Following a stellar season, the Wesleyan men’s basketball team gained an at-large berth in the NCAA Division III Tournament. In the first two rounds of the tournament, played on March 2 and 3 at Silloway Gymnasium, the Cardinals had two games on opposite ends of the spectrum: they beat Southern Vermont College 101-71 on Friday in the first round before losing 97-75 to Swarthmore on Saturday.

In the victory against Southern Vermont, the Cards were on fire offensively, shooting 14-31 from three-point range and 53.6 percent from the field. They were led by NESCAC Rookie of the Year Austin Hutcherson ’21, who poured in a career-high 33 points including drilling 7-9 3-point attempts. The Cardinals used their impressive height to dominate Southern Vermont on the boards, grabbing 50 rebounds to only 25 for Southern Vermont. This was their first-ever NCAA Tournament victory, which allowed them to advance for a matchup against Swarthmore the next night.

Swarthmore, ranked 14th in the country and the Centennial Conference runners-up, played impressively on offense, shooting 50 percent from the field and 46.2 percent from three-point range. The game got off to an auspicious start as the Garnets started on a 7-0 run. The Cards responded, eventually tying it up at 10. Swarthmore then ended the half on a 38-19 run, putting them up 52-34 at the end of the first half.

It was not the start of the game that Head Coach Joe Reilly expected from his top-ranked defense.

“Our defense was a bit inconsistent in the first half,” Reilly said. “A lot of credit needs to be given to Swarthmore. Their low-post players were able to score on the block and the guards made some very difficult shots. When a team shoots that well you need to do a better job on the defensive glass as well.  We gave them too many second-chance shots.”

Swarthmore’s post players executed skilled moves and fit shots in, around, and above Wesleyan’s lanky front line that loves swatting shots away. In addition, the Garnets’ Cam Wiley was electric, dropping high arching runners, layups, and distant three-pointers to have a game-high 27 points.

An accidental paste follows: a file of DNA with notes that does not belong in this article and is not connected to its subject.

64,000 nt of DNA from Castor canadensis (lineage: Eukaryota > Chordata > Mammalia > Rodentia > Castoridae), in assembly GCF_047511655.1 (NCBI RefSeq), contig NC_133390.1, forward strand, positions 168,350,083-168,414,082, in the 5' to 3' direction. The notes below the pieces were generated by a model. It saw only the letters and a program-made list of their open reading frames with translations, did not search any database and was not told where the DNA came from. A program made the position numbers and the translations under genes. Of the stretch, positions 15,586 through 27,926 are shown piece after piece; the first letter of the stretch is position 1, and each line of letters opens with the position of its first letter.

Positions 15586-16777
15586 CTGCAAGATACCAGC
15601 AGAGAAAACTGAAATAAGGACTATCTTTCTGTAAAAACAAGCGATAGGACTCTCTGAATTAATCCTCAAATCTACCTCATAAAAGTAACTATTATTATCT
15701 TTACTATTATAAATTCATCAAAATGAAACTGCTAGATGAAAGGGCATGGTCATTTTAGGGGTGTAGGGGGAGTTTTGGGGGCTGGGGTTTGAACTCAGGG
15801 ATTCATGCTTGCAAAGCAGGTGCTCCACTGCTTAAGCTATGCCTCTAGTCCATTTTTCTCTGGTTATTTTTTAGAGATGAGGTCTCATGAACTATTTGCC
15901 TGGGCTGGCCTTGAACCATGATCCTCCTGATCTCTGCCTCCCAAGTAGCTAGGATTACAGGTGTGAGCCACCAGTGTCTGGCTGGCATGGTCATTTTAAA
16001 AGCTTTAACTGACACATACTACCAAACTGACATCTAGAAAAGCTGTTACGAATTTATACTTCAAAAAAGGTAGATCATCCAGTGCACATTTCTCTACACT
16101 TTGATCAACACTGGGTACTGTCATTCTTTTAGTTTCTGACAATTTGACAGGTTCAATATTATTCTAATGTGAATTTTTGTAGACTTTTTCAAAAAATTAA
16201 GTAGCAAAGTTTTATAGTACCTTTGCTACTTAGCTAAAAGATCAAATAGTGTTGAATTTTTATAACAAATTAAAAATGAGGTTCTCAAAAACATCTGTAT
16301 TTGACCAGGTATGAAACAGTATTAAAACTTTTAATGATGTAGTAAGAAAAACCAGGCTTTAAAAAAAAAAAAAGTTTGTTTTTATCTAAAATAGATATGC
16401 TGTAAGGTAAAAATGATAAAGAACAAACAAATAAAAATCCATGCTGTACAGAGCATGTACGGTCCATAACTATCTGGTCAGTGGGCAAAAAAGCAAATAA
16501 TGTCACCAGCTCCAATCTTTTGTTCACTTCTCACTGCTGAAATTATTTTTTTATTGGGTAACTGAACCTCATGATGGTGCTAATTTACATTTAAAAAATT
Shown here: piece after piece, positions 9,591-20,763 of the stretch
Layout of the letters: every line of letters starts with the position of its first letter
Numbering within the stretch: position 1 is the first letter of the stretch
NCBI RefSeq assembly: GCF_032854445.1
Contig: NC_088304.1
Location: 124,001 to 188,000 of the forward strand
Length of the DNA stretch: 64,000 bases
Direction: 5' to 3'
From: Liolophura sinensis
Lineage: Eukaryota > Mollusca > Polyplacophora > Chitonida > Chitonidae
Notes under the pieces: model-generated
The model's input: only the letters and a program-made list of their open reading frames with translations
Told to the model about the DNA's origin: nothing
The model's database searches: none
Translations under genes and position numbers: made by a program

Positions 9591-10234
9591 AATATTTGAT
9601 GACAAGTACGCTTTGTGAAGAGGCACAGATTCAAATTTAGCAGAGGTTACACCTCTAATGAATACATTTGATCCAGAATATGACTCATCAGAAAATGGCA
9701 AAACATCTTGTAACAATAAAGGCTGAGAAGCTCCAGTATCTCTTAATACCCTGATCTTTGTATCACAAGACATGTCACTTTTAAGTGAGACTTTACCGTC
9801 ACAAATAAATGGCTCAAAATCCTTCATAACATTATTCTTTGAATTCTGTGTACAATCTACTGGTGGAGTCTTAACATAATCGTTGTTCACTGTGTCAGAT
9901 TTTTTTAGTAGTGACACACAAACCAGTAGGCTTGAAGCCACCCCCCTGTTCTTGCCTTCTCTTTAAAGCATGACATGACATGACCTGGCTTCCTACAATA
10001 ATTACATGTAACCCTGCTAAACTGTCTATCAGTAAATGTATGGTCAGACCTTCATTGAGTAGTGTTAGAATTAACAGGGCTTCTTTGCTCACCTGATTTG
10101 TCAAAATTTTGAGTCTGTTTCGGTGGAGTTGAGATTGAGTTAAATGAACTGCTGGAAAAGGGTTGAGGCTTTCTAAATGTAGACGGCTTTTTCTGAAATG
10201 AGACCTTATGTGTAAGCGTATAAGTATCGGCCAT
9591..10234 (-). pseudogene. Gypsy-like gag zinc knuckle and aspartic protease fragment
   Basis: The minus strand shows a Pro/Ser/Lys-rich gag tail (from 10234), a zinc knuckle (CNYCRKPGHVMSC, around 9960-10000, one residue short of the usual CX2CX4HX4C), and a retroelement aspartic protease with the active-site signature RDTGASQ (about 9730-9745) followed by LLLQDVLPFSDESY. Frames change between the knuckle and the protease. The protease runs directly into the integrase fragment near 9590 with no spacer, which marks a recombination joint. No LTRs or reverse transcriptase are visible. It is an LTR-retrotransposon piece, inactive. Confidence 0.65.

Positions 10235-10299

Though a tough first half, the Cardinals would not go quietly. They started the half on a 26-11 run, which got the Cardinals to within three points of the visitors. Jordan Bonner ’19 dropped a three to cap the run and get the game to 63-60. Bonner led the team in scoring with 26 points on 11-23 shooting. However, the Cardinals couldn’t finish off the comeback, and Swarthmore took advantage, stretching the lead and finishing it 97-75.

The Cardinals have to be proud of their season and their team, who notched a record 22 wins. Their three seniors, Jordan Sears, Nathan Krill, and JR Bascom, leave the program as the winningest class in program history, along with three NCAA Tournament berths.

“It was an awesome season,” Reilly said. “I am so proud of our team–especially the seniors. This senior class graduates as the all-time winningest class in program history. Back to back outright Little Three champs is impressive. Hosting a home NCAA weekend is an experience our team will never forget.  The student and community support in Silloway was amazing.”

The Cardinals also have an exciting future. They return a strong junior class led by Bonner and Kevin O’Brien ’19, experienced winners and well-rounded players hoping to continue the success the team has gathered over the last few years. In addition, a large sophomore class and exciting first-year group will provide a strong energy in the program for years.

“There are big shoes to fill with the graduation of Sears, Krill, and Bascom, but we have a great nucleus returning,” Reilly said. “Austin Hutcherson had a fantastic season–with a great offseason he has a chance to really make a big jump next year.  Jordan Bonner is a winner–he does so many great things on the court.  He will be one of the best players in the country next year, and his attitude, effort and work ethic will ensure that. It is a big offseason for the rest of the team as well. Expectations will be high for next year and a tremendous amount of effort is necessary to keep this program moving in the right direction.”

Emilio Weber can be reached at

Comments are closed